I have long abandoned the idea that there is a magic spinal adjustment that will fix things, or a magic stretch that will suddenly set things free. There is obviously a deeper issue here. There is clearly myofascial dysfunction, but the question in my mind is "what is driving it?" The fact that I can have it treated (eg. massage) to reduce the myofascial tension, only to watch it re-create itself within 2-3 days tells me the nervous system is driving this pattern to meet its own ends. But what ends?

                                I have had patients like me, and they are the ones I feel for the most. The ones with upper thoracic pain following a car accident have been the most difficult. Sometimes I will see results, but I would not say I've seen a dramatic or permanent change. Increasingly I am wondering, "what is driving this?"

                                My understanding of neuroscience needs to mature. I know the founder of the Osteopathy college has gone very far in that direction. He goes into detail about the neurological processes involved in pain perception and how it affects treatment for the pain itself, but his courses on that topic are post-grad, so I won't be going there for a few years. I wouldn't be ready for it at this point anyway. My hands have a long way to go yet.

                                So will osteopathy give me the answers I am looking for? I don't know yet. Even if it does, it will probably be another 10-20 years before I begin to understand it all, and maybe a lot longer than that.

                                As for the thoracic spine pain, I think it will be there for some time. Perhaps it was originally a somatic dysfunction, that is now so deeply ingrained in the nervous system that somatic treatment isn't quite reaching it. Perhaps it has been neurological from the very beginning and that drove the somatic dysfunction (and continues to).

                                It actually might be a good thing that you and I see things so differently. Maybe if we both keep turning over different rocks, then one of us will find a solution. Maybe the solution will come because of collaboration at some point.

                                I certainly hope one of us figures out the problem! Pain free would be nice, for a change.

                                Thanks Byron!
                                I replied to him with this. I think I have explained my current level of understanding pretty clearly.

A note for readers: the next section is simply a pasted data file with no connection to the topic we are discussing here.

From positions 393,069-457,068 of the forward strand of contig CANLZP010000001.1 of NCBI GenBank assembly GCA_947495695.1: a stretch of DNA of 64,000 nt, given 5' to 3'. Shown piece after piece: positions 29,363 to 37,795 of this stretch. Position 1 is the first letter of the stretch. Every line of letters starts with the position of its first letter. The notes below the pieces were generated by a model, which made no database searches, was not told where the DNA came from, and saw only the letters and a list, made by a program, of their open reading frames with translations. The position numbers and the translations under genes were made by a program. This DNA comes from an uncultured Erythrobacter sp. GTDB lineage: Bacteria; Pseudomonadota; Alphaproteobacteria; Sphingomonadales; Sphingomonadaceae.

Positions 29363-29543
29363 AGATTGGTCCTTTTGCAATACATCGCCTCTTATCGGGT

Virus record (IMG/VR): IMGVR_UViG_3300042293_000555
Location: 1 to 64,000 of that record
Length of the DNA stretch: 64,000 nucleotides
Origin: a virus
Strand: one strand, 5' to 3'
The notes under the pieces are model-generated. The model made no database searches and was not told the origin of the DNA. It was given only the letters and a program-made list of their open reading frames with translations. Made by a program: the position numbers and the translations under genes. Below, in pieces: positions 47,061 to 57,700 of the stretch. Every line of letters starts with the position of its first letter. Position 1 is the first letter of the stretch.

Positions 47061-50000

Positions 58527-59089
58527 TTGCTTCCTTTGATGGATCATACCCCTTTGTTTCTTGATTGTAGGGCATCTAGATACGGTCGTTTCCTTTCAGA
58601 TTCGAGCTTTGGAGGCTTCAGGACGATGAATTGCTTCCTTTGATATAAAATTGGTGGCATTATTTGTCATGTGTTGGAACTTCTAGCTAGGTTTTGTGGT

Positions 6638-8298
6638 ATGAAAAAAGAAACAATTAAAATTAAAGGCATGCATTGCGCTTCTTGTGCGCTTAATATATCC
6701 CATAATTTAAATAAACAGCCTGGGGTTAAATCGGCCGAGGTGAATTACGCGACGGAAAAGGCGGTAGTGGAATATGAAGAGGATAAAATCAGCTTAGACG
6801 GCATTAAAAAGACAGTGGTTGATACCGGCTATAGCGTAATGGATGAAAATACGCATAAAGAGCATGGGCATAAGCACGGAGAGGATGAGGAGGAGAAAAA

I am very impressed by the maturity in this email you sent. It is indeed very interesting that we are both suffering similar pain issues for almost the same amount of time.
                                Also, I am sure I still have plenty of things to learn about how to express my ideas and to disagree with someone else who has dissimilar views from my own in a constructive way.


                                I think it is what we do afterwards that shows who we are.


                                I am currently working with a PT in Hamilton who is conversant in the current neuroscience surrounding pain. We are working with the following ideas:


                                1) Pain is an output from the brain.
                                2) Pain is a bio-psychosocial phenomena.
                                3) Chronic pain leads to neuroplastic changes that need a steady consistent and gentle approach to instigate positive rewiring.
                                4) The nervous system is highly sensitized with chronic pain.
                                5) Addressing oxygen restrictions to cutaneous nerves by gentle manual manipulation can aid in teaching the nervous system to down-regulate the threat.
                                6) In chronic non-cancer related pain, tissue damage and joint displacement is highly unlikely to be related to the pain experience.
                                7) There is some evidence that lateral differentiation isn't as well defined in someone who are suffering chronic pain
                                8) A graded exposure approach of slowly increasing the ability to differentiate sides of the body (left / right) moving to a mirror therapy approach then a gradual increase in desired activity has shown to be effective and promising
                                9) A resolution phase has been subverted in the normal Withdraw - Guard - Resolve response to real or perceived injury.
                                10) Resolution can also be suppressed by certain cultural restrictions (ideas of posture, sitting still, muscle imbalances etc)
                                11) Finding environments and therapeutic situations that invite this resolution phase can also aid in pain reduction.



                                I have a target of being ready for some hard labour in the fall (roofing) and I hope that following this approach for that period of time will prove successful. If yes I will definitely let you know.


                                There is an interesting program on youtube by BBC called "The secret world of pain" There are a couple errors (minor) regarding pain being Perceived by the brain (it's not, it is produced by it) and another talking about pain pathways (again pain is produced by the brain so pain doesn't travel up a pathway to ring a bell in the brain as previously thought). But overall it is quite good.


                                It is in 4 parts, here is part 1



                                I really have to follow the science about the most recent pain research carefully. It all points to CNS and the interpretations of the brain about the perceived threat.


                                We'll see how it goes. I am hopeful

                                Byron
                                Last edited by byronselorme; 26-05-2014, 03:44 PM.
                                Byron Selorme -SomaSimpleton and Science Based Yoga Educator
                                Shavasana Yoga Center

                                "The first principle is that you must not fool yourself - and you are the easiest person to fool" Richard Feynman

                                Comment

                                Working...
                                X